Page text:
HILL, JOHN, military commander of the British expedition against Quebec in 1711; b. before 1685; d. 19 June 1735.
John, better known as Jack, Hill was the brother of Queen Anne’s favourite, Abigail Hill (Mrs. Masham), and a “poor relation” of the Duchess of Marlborough. Neither a transcription of the epitaph on his tombstone, nor the records of Somerset House disclose the date and place of his birth. We know only that he was born before 1685, the birth year of his younger sister Alice. Sarah Churchill paid for his schooling at St Alban’s, and then had him appointed successively as page of honour to Anne’s consort, the Prince of Denmark, as groom of the bedchamber to the Duke of Gloucester, and finally as aide de camp to her husband. In 1702 he became captain and lieutenant-colonel in the Coldstream Guards, and three years after assuming this customary double rank he succeeded his uncle, Brigadier Stanhope, as colonel of the regiment known as the 11th Foot. In 1707 this regiment was nearly wiped out at Almansa in northern Spain, but Hill was able to reorganize it in time for the Flanders campaign of 1709.
Despite Marlborough’s strong opposition he was appointed brigadier-general in 17 10, and given command of some 5,300 troops participating in the Walker expedition against Quebec. In suggesting Hill to the Queen, Henry St John, later Viscount Bolingbroke, can have had little thought of the man’s capacity (although it was by no means undistinguished), but he did see the wisdom of supporting the brother of Mrs. Masham, whose friendship as the queen’s favourite he anxiously cultivated. Moreover, the appointment was a further blow to Marlborough, whose powers and prestige, along with those of the Whigs, were already undermined.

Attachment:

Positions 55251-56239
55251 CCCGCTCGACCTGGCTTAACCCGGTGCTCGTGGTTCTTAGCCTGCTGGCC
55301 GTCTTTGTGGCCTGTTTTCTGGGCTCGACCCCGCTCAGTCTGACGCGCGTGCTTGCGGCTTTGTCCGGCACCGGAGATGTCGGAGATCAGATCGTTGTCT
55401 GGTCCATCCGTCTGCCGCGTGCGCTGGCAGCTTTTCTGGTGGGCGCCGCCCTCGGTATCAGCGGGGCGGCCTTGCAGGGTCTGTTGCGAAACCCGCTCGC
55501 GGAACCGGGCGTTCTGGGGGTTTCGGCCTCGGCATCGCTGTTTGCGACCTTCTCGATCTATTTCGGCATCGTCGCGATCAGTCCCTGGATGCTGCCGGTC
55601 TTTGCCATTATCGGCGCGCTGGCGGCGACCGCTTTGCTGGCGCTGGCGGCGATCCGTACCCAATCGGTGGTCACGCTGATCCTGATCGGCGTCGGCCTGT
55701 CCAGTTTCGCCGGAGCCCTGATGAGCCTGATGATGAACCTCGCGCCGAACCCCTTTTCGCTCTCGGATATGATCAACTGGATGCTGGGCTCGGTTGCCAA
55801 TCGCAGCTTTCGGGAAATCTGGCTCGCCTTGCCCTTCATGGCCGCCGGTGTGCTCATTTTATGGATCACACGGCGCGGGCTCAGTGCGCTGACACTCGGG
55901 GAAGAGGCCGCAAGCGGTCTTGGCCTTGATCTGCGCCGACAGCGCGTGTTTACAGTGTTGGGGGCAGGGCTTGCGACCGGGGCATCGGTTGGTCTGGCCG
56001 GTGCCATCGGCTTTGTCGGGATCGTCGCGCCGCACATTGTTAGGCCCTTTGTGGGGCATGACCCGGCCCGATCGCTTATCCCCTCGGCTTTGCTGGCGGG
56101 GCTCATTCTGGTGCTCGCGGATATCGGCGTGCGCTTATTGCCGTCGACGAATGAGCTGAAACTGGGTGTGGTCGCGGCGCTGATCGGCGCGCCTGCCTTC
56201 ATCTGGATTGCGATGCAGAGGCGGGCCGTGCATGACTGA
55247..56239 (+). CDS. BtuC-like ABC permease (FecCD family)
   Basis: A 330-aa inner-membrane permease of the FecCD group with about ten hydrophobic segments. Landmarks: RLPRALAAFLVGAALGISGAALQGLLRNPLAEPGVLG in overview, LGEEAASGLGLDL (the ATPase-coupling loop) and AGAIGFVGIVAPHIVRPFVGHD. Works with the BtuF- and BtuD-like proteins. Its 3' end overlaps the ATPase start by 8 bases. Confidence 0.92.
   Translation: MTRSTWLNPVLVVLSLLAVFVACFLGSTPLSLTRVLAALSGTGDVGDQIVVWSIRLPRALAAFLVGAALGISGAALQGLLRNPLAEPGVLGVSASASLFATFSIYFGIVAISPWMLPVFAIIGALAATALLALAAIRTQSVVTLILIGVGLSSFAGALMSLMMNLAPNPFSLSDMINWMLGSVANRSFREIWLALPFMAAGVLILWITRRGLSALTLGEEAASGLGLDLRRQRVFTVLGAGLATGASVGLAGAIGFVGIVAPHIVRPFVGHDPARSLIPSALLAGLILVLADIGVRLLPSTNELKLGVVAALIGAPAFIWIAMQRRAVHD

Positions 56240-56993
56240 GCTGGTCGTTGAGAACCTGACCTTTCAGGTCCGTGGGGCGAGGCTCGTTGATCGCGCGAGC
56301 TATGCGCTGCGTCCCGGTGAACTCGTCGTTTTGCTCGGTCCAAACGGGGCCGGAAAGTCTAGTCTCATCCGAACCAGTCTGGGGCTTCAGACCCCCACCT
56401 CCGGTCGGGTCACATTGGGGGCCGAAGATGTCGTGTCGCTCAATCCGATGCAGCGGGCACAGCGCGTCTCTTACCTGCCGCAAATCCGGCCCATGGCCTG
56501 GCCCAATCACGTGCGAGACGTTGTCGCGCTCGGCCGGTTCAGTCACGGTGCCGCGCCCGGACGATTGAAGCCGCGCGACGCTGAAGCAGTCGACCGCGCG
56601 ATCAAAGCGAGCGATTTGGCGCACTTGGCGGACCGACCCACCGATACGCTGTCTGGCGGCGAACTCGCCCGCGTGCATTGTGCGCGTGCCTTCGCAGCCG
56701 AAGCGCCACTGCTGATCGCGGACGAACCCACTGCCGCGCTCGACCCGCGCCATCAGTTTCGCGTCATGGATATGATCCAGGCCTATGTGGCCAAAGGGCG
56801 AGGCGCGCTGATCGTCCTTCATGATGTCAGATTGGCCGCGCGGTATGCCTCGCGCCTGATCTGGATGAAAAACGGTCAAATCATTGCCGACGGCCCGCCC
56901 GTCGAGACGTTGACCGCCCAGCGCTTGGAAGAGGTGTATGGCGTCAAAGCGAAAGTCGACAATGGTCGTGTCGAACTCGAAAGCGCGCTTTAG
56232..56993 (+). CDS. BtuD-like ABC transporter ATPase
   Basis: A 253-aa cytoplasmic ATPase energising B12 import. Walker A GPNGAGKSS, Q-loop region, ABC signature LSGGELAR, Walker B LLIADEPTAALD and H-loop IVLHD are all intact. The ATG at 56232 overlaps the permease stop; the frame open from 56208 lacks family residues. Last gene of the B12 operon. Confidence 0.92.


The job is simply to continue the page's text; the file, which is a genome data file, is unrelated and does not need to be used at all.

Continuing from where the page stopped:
Following the disaster by shipwreck at the entrance of the St Lawrence River during the night of 22–23 Aug. 1711, Hill had little difficulty in persuading the distracted admiral to abandon further efforts to take Quebec, or even Placentia, and he returned with him to England in early October of the same year. Like Admiral Walker’s, Hill’s career did not immediately suffer as a result of the disaster. The Tories were now in command; scarcely a month after the survivors returned, the Duke of Marlborough was dismissed from all his offices. Consequently, instead of suffering disgrace, Hill was promoted major-general in July 1712, and in the same year commanded the force sent to hold Dunkirk as security during the negotiations preceding the treaty of Utrecht. Not until the return of the Whigs with the accession of George I in 1714 was he deprived of his regiment.
Hill died in London on 19 June 1735, leaving his estate to his nephew, Samuel, second Baron Masham.
Letters and correspondence, public and private, by the Right Honourable Henry St. John, Lord visc. Bolingbroke during the time he was secretary of state, ed. Gilbert Parke (4v., London, 1798), I. Walker expedition (Graham); the editor’s Introduction to this volume contains further bibliographical material. Dalton, English army lists, V. DNB. W. S. Churchill, Marlborough, his life and times (4v., London, 1933–38), I.